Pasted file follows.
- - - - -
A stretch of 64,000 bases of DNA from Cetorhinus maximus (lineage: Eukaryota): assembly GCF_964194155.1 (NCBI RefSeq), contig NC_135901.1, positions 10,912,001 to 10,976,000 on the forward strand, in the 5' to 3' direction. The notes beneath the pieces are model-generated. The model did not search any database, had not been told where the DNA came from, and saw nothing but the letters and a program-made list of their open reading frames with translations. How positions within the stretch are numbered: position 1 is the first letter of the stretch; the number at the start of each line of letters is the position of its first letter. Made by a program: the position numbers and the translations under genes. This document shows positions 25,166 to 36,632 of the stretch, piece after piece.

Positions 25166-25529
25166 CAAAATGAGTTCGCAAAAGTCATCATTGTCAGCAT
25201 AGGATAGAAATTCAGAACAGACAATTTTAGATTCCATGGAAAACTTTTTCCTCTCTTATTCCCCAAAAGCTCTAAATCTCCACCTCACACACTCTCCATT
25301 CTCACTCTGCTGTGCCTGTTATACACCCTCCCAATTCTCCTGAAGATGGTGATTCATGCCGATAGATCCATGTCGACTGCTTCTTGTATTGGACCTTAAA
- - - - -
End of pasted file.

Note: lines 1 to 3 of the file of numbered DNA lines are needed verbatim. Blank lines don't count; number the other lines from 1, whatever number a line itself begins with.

A stretch of 64,000 bases of DNA from Cetorhinus maximus (lineage: Eukaryota): assembly GCF_964194155.1 (NCBI RefSeq), contig NC_135901.1, positions 10,912,001 to 10,976,000 on the forward strand, in the 5' to 3' direction. The notes beneath the pieces are model-generated. The model did not search any database, had not been told where the DNA came from, and saw nothing but the letters and a program-made list of their open reading frames with translations. How positions within the stretch are numbered: position 1 is the first letter of the stretch; the number at the start of each line of letters is the position of its first letter. Made by a program: the position numbers and the translations under genes. This document shows positions 25,166 to 36,632 of the stretch, piece after piece.

Positions 25166-25529
25166 CAAAATGAGTTCGCAAAAGTCATCATTGTCAGCAT